Colleges and universities offer the opportunity for any student to take as many courses as they desire in math, history, English, psychology and almost any other discipline, taught by faculty members in that discipline. Students should have the same opportunity with computer science.

I have heard this argument before. Colleagues at Stanford have pointed out that most of Stanford undergraduates take their courses, without a requirement. Many colleagues have told me that a requirement would stifle motivation and would make students feel that we were forcing computer science down their throats. They would rather “attract” students (Sedgewick’s word above). I recognize that most students at the University of Michigan where I now work have the kind of freedom and opportunity that Sedgewick describes.

But I know many institutions and situations where Sedgewick’s description is simply not true. CS teachers can try attracting students, but they are only going to get them if it’s a required course.

  • In most Engineering programs with which I am familiar, students have relatively few electives. In most of the years that I was at Georgia Tech, Nuclear Engineering students had no elective hours — if they took even a single course out of the planned, lockstep four years, the degree would take them longer (and cost them more). Mechanical Engineering students had exactly one three credit hour course that they could choose over a four year program. These are programs where students are not allowed to take any course that they desire. Those two degree programs are extreme situations (but still exist at many institutions). Even here in Computer Science & Engineering at the University of Michigan, students are limited in the number of elective hours that they can take outside of CS and engineering classes. For many technical degrees, if you want students to take a particular subject, you have to convince the faculty who own that degree to include computer science in those requirements. At Georgia Tech, we had to sell a computer science requirement to the rest of campus. I tell that story here.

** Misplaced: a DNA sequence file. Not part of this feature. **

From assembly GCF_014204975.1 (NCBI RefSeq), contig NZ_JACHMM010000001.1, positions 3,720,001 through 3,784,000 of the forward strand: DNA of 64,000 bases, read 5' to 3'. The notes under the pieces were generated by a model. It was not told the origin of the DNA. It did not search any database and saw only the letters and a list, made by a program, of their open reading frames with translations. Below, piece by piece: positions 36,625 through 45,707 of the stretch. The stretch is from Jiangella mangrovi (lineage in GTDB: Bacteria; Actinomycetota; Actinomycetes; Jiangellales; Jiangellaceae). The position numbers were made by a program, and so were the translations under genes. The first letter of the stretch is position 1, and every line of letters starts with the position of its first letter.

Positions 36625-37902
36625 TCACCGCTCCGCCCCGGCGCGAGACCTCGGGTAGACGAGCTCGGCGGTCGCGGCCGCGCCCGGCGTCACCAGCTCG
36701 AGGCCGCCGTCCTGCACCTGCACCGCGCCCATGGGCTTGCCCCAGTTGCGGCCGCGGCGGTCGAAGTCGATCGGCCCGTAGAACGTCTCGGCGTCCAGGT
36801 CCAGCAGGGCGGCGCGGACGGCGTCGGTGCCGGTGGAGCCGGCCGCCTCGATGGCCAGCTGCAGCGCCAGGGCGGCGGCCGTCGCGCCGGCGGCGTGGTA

• If students are paying by the course, then they take the courses that they need, not the ones that they might desire. I worked with Chattahoochee Technical College when I was in Georgia. They struggled to get students to even finish the requirements for a certificate. Students would take the small number of courses that helped them to gain the job skills that they needed. Completing courses that were merely interesting or recommended to them was simply an unnecessary expense. There are millions of students in US community colleges. If you really think that everyone should learn computer science, you have to think about reaching those millions of students, too.
  • Finally, there are the students who might end up loving computer science but, right now, they don’t desire it. First, they may simply not know what computer science is. In California (as an example), only 39% of high schools offer computer science, and only 3% of all California high school students take it (see link here). Alternatively, they may know what computer science is, but have already decided that it’s not for them. In my group’s research, we use expectancy-value theory often to explain student behavior — if students don’t think that they’ll succeed in computer science, or don’t see people like them belonging in computer science, then they won’t take it. That’s one reason for mandatory computer science in high schools — to give everyone the chance to discover a love in CS. So far, it’s not working in US high schools. I have argued that (see article here) we don’t know how to ramp up to that at the high school level yet. But we certainly could at the higher education level.

I understand Sedgewick’s argument for why he wants to offer the most compelling computer science course he can at Princeton, in order to attract students and motivate them to learn about computing. (I don’t agree with him that curated online videos are better than live lectures, but I think we mean something different by “lectures.”) I also understand why making that course a requirement might undermine his efforts to motivate and engage students. But that’s only a small percentage of students at the Princeton-like institutions in the US, and elsewhere. I’m sure he would agree that everyone deserves the opportunity to learn about computer science. His reasons why CS is important for Princeton students are valid for everyone. We are going to need different strategies to reach everyone. For some students, a requirement is the only way that we are going to make it available to them.

December 2, 2019 at 7:00 am 16 comments